Blizzard Over Bosphorous

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A Fire-Proof Box is a porous work, languages overlapped, breathing, an English translation that manages to capture the icy weight of classically “Russian” sensibilities.

When I was in college, I took a couple different Russian literature courses—covering both contemporary and classic novels. They were all taught by the same man: a born-and-raised Muscovite, a man who had witnessed the fall of the Soviet Union. He’d take us out drinking after class. And at the bar, loosened up by booze and the kind of excitement that comes from discussing Platonov four hours in a row, he’d vaguely discuss the books of poetry he’d published in Russia before immigrating to the States. They sounded beautiful: architecturally structured, lyrical. But none of his students had ever seen these books. They’d never been translated, he said. Why not? we’d ask. Because, he said, it is impossible.

He explained to us that the Russian language is, and these are his words, “six times more expressive” than English. If the poems he penned in his native tongue were to be shoehorned into the graceless confines of our blunt language, it would destroy all of their beauty. They would mean nothing, he said. He seemed both proud and saddened by this—emotions that echoed the characters in the novels he taught.

So how do I approach the task of reviewing a book of poems written in Russian? The answer is that I can’t—not really. Critically, I’m out of my depth no matter how much research I do, how much Russian literature and poetry I study. And after reading A Fire-Proof Box, a collection of poems by Novaya Yunost’s poetry editor, Gleb Shulpyakov, the best I can do is say that the translation, performed by Christopher Mattison, feels very much alive in its flexing of language, neither shoehorned nor graceless. A Fire-Proof Box is a porous work, languages overlapped, breathing, an English translation that manages to capture the icy weight of classically “Russian” sensibilities.

Take, for example, this excerpt from the book’s first section, “Flick:”

A quiet little village with a mournful puddle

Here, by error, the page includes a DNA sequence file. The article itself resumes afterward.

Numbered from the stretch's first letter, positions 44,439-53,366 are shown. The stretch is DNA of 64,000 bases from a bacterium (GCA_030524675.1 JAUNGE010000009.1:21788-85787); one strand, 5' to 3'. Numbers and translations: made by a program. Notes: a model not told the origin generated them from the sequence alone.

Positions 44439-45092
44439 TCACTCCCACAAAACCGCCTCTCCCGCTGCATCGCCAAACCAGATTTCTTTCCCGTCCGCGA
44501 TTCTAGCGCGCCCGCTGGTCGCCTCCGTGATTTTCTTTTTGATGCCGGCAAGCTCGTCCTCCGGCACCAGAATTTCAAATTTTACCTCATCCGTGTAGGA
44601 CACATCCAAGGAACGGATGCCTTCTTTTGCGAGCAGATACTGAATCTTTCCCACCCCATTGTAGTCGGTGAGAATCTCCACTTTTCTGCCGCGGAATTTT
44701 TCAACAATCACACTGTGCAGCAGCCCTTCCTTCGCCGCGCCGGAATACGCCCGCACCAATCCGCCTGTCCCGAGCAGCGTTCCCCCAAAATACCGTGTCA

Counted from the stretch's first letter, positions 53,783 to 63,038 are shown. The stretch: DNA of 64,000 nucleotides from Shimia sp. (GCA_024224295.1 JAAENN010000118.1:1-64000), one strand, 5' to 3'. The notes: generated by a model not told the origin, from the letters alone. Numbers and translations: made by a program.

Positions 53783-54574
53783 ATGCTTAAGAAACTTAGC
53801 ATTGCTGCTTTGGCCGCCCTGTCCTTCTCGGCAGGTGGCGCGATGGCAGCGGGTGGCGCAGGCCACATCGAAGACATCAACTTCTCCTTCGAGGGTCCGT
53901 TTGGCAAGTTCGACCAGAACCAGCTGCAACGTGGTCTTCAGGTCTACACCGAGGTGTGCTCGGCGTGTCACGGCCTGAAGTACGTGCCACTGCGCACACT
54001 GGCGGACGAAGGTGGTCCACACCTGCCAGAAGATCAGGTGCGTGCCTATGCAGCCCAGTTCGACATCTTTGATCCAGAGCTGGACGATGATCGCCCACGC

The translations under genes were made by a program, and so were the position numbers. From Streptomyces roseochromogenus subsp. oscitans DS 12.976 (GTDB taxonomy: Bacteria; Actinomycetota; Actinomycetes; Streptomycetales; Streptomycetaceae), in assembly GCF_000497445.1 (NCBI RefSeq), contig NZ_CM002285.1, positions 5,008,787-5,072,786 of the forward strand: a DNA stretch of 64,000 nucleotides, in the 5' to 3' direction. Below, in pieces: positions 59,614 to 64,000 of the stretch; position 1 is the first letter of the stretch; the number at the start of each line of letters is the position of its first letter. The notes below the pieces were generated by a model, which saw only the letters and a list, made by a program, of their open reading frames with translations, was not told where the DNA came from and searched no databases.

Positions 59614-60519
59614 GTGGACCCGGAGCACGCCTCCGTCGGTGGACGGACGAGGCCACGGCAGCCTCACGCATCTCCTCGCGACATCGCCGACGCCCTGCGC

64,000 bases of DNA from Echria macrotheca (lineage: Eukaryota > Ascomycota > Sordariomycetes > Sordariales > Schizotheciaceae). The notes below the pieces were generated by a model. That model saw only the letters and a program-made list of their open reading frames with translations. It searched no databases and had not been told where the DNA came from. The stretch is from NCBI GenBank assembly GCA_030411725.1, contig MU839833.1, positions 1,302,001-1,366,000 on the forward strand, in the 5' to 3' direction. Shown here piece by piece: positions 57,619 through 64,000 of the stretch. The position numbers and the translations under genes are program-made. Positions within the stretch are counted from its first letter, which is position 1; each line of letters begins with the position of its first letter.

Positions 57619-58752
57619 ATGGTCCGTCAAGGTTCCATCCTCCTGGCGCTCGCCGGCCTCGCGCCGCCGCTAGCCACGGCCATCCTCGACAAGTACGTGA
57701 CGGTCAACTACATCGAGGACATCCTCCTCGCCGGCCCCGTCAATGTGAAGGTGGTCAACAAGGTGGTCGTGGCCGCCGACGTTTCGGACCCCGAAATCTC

in its square, where the tyrant’s monument
stretches his arms towards a better world
though this better world is no longer affordable,

in an ancient little town, with the tolling of cans
and plaster rustling in the wind—
“What are you, prima?”—“No, Doña Ana,
widowed on the stage.”

The deceased, fitted in boots, carried
down the street with feet pointing to paradise:
“Listen, do you believe in omens?”
“I believe, but don’t really understand them…”

In his introduction to A Fire-Proof Box, poet Evgeny Rein writes of what Brodsky termed “slow reading.” He elaborates: “I believe what he meant was that an increased degree of attention—compared to other forms of art—is required of the poetic text.” There is a real ease to Shulpyakov’s poems, and so the temptation to skim over their surface is constantly looming, at the line break, the page break. A quick reading would only serve to detract from the rich detail on display. Just look at the shimmering imagery and textural descriptors of the following excerpt, from the collection of poems, “Acorn:”

a damp flag on a great wall,
blizzard over bosphorous and sea vessels
wail in the dark like gypsies,—
a golden bracelet from the sea floor
stolen in a harborside dive
jangles somewhere in the silence
among turbans gone white from the snow
as if praying for souls that will never sleep
in this marble grove of etched tulips

But carefully chosen images and beautifully rendered gleam are only half of what makes A Fire-Proof Box a rewarding read. There is a continuum at work here. In the poems that make up this book, one finds many allusions to great artists. There are writers, painters, composers. Pushkin, Blok, Kafka, Cezanne, Vermeer, Shostakovich.

In the book’s centerpiece, “Cherries,” Shulpyakov’s narrative stand-in details a summer spent in a dacha outside of Moscow, the pained consciousness of working on a play beneath the ever-present shadow of Chekov.

That summer at the dacha I wrote a play
(it was another’s, not my idea
to write a play; a theater
had commissioned a drama from another life).
Something from the classical genre: love and the seaside.
And a pistol must be feared near the finale.

The pistol of Shulpyakov’s poem misfires—and this feels pre-determined in the way that history, in retrospect, feels pre-determined. I’m reminded of military leaders ordering their troops into battle, all the while knowing it is a lost cause. And yet the courage remains. The knowledge that the decisions we make are the right decisions. A Fire-Proof Box is a serious book of poetry—and I mean that in the most complimentary way. Its gravity never felt lost on me, despite the intimidating nature of the Russian language. This is a book for readers who love to read—for attentive readers—and those who don’t shy away from the bitter taste of cherries.

David Peak's most recent book is The River Through the Trees. His blog is He lives in Chicago. More from this author →